Charles Garner, Professor of Chemistry at Baylor University served along with Steve Meyer as Expert Reviewer on Texas Science Standards. (Here is an article from the Austin Statesman covering the issue: LINK.) Dr. Garner recently wrote the following editorial for the Waco Tribune.
Charles Garner, guest column: It’s not religion; it’s sound, skeptical science
As the Texas Education Agency reviews the Texas Essential Knowledge and Skills, a controversy has developed about language in the current TEKS, which states:
“The student uses critical thinking and scientific problem-solving to make informed decisions. The student is expected to analyze, review and critique scientific explanations, including hypotheses and theories, as to their strengths and weaknesses using scientific evidence and information.”
This language promotes critical thinking skills. It has been in the TEKS for years. The TEKS guidelines are working fine and Texas students receive some of the best science education in the country.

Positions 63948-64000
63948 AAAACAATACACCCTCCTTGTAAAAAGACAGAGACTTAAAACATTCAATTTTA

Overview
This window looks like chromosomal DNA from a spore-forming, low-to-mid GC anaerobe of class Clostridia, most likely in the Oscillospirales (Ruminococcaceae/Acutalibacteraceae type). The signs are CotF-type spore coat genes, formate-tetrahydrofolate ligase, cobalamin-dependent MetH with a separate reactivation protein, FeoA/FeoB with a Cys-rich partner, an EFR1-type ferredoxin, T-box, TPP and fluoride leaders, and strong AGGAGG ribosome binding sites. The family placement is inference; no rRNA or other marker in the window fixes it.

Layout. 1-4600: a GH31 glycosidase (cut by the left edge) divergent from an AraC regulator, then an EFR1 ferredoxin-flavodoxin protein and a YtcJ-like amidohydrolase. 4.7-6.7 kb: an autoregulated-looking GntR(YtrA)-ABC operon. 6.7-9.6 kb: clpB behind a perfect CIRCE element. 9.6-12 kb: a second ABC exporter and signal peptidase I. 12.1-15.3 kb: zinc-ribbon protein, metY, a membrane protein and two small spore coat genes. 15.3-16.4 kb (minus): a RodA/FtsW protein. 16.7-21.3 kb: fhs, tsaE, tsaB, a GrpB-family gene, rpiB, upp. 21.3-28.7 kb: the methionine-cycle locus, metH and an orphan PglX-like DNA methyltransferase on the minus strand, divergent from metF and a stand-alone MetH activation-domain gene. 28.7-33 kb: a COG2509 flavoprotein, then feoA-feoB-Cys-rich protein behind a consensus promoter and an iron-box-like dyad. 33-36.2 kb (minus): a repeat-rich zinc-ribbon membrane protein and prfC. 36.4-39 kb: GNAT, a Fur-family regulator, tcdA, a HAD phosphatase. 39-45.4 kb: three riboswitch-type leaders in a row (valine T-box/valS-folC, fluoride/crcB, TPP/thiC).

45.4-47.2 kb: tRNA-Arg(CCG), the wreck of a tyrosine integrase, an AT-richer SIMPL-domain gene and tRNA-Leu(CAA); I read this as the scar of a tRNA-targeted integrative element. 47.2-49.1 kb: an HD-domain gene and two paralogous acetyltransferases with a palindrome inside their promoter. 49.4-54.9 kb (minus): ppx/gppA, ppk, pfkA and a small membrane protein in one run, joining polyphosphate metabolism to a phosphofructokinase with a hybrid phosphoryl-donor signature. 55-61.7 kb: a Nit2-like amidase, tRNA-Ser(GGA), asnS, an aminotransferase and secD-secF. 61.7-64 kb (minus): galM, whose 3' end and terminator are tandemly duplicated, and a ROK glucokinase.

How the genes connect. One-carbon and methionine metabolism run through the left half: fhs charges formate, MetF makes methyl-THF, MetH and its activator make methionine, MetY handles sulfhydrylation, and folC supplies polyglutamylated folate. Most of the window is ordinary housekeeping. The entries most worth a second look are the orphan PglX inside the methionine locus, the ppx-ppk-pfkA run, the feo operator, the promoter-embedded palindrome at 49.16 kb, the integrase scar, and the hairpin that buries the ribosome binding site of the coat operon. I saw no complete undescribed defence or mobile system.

Nonetheless, some activist groups are protesting the “strengths and weaknesses” language. They assert that teaching “weaknesses” is a “wedge allowing teachers to insert their personal religious views into public science classrooms,” especially pertaining to evolution.
As an appointed reviewer of the TEKS, I investigated this claim. It quickly became apparent that there was no basis for it.
In fact, for several reasons, I doubt if even those who make this claim really believe it.
Whatever problems they have with “strengths and weaknesses,” religious infringement cannot be among them.
The “strengths and weaknesses” language has been in place for a decade. If it had been used to introduce religion or supernatural explanations into the classroom, these groups would have a long list of specific incidents, with names, dates, etc. Read More ›